JAPANESE PRINTS

A MILLION QUESTIONS

TWO MILLION MYSTERIES

 

Ukiyo-e Prints

浮世絵版画

Port Townsend, Washington

 

 

TSUKIOKA YOSHITOSHI

月岡芳年

つきおかよしとし

1839-1892

 

Subject: Kotegara Hanji in the Rain

鏝柄半次 (in the Rain)

こてがらはんじ (in the Rain)

 

Series Title: Azuma no Nishiki Ukiyo Kodan

東錦浮世稿談

あずまにしきうきよこうだん

"Tales of the Floating World on Eastern Brocade"

 

9th Month 1867

Keiō 3

慶応3

 

Signed: Ikkaisai Yoshitoshi hitsu

一魁斎芳年筆

いかいさいよしとしひつ

 

Size: 14 1/8" x 9 3/8"

 

Illustrated: Beauty and Violence: Japanese Prints by Yoshitoshi 1839-1892, Eric van den Ing & Robert Schaap with introduction by John Stevenson, Society for Japanese Arts, 1992, p. 24.

 

Originally

$920.00

Now on sale for

$670.00

SOLD!

 

 

 

 

       
   

Cartouche: Kotegara Hanji

 

Signature:

Ikkaisai Yoshitoshi hitsu

 
鏝柄半次
こてがらはんじ

 

 

 

 

 

 

KANI

かに

The Crab

 

During the Japanese occupation of  much of China during the 1930s and 40s there was one highly respected, elderly Chinese artist who was frequently commissioned to produce paintings for the collections of his captors. Qi Bashi "...responded to Japanese officers' demands...with pictures of crabs inscribed with defiant witticisms."

 

The Chinese had a long tradition in the arts of expressing their displeasure with occupiers through genuinely veiled, scholarly references. Qi Bashi was already 80 years old when confronted with this unpleasant situation. He "...delighted in painting these crustaceans and took advantage of their sideways locomotion to satirize lawlessness and unruly behavior in people." (1)

 

1. the Paintings of Xugu and Qi Bashi, by Jung Ying Tsao, University of Washington Press, 1993, p. 300.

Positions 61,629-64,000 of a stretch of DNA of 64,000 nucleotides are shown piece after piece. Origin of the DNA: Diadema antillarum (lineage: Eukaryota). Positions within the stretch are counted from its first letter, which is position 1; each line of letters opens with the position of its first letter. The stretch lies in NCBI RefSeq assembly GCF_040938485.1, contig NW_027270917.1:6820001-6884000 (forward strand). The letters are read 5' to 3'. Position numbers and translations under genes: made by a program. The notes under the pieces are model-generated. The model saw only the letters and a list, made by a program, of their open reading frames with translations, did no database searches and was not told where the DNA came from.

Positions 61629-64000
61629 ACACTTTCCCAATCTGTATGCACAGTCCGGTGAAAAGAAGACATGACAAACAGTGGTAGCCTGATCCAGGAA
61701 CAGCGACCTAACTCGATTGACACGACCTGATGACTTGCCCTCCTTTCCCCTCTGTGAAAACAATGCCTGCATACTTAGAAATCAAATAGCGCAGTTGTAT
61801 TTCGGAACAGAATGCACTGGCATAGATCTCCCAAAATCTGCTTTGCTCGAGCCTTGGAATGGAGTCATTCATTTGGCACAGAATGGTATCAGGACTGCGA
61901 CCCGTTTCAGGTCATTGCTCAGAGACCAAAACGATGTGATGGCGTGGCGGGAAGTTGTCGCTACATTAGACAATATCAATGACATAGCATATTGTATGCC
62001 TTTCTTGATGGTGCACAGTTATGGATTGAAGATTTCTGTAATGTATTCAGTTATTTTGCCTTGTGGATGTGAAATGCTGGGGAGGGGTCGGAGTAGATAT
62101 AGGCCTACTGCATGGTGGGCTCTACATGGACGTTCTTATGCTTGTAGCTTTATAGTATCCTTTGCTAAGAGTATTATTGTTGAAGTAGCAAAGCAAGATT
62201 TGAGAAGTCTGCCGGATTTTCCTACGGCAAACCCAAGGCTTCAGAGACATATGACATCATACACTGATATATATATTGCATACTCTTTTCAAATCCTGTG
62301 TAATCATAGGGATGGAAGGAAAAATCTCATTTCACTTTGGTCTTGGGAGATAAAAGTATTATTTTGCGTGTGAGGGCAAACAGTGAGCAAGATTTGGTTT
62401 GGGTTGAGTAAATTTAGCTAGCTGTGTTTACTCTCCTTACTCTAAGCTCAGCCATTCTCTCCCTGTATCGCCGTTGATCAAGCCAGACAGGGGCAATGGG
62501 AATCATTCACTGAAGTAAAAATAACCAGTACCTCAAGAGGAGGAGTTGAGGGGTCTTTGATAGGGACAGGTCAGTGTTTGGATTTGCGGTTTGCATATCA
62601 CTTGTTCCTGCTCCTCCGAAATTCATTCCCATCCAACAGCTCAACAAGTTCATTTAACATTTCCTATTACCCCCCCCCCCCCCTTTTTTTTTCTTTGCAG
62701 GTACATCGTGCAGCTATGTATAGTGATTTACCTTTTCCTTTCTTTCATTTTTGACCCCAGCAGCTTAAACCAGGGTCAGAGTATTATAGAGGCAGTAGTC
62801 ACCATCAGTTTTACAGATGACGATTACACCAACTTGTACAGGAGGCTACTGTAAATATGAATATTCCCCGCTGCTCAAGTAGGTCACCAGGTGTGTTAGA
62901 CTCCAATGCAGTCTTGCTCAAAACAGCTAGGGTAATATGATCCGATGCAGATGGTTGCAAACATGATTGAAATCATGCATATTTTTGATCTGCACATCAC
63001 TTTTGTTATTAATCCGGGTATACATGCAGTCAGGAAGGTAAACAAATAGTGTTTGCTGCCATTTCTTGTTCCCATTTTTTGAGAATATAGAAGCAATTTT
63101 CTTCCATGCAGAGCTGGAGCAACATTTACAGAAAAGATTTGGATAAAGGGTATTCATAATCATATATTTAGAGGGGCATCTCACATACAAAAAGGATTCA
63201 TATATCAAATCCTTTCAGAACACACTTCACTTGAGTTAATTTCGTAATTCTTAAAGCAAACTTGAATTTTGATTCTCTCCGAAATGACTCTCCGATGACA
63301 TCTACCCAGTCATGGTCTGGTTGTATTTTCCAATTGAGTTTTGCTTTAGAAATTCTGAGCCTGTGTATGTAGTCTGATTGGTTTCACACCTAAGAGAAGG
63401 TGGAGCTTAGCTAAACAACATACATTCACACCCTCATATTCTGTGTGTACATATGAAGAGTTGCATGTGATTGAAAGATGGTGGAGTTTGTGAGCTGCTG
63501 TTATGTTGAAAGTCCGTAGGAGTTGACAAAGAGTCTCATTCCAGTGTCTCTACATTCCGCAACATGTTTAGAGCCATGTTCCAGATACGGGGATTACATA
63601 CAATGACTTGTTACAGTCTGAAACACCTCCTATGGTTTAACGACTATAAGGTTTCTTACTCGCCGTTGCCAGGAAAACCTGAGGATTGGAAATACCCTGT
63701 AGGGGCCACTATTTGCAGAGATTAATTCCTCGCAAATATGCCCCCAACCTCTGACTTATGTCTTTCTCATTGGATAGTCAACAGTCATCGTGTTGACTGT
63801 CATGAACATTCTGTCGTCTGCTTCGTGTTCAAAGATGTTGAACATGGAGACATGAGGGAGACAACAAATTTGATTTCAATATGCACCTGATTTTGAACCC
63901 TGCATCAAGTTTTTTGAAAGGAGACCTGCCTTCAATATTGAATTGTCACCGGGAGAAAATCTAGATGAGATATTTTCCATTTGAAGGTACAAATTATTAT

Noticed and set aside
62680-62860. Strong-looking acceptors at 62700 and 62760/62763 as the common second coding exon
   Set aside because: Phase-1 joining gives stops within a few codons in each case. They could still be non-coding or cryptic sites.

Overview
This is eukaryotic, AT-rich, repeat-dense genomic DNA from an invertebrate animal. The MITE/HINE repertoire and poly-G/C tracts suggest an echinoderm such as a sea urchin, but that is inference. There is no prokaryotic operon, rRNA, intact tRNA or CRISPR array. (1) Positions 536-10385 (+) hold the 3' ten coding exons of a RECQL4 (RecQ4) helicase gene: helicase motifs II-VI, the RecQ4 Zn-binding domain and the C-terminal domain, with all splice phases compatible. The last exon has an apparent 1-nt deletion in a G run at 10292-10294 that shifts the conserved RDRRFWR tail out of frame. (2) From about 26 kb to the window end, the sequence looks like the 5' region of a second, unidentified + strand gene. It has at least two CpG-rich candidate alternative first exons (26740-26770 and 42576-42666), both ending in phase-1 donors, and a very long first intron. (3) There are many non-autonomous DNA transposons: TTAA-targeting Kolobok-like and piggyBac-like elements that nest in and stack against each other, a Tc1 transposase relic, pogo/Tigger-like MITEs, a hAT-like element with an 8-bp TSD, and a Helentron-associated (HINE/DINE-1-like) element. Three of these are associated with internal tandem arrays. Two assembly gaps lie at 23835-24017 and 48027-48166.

The  Heike Crab

平家蟹

へいけがに

 

 

One type of crab caught in the Inland Sea are referred to as Heike crabs. The back of their shells resemble human faces. They got this name after the Battle of Dannoura when the Taira clan, also known as the Heike, were defeated by the Minamoto, aka Genji.  The drowned Heike were thought to have morphed into these creatures.

 

Note: There is no connection between the comment above and the crab in this print. The only thing they have in common is that they are both referring to crabs.

 

The Toyokuni III print being shown immediately above is not for sale. It was sent to me by a viewer of this page who very kindly gave me their permission to reproduce it. Look closely at the blue crab. The scrunched up Heike face is wonderful.

 

Yoshitoshi's teacher Kuniyoshi produced a number of prints which included red crabs as seen in the detail above.

 

 

 

 

 

 

 

 

 

 

 

Above is the largest example of a crab which I have found. It is on the obi of an onnagata in a Hokushū triptych.

 

 

 

 

 

Above is another example of a crab

by Kuniyoshi Yoshitoshi's teacher.

 

 

 

 

 

 

One of my goals for this entire web site is that it should be both provocative and informative. When I point out a minor motif in any specific print it is with the intention of focusing the viewer's attention to some of the more subtle elements which I am sure were second nature to the Japanese artist and his audience, but often go unnoticed by our contemporaries.   The Toyokuni III of a mystical, blue crab was added today, i.e., January 5, 2004. It is a stellar print of which I was totally unaware. Another print detail inset is by Chikanobu.

 

 

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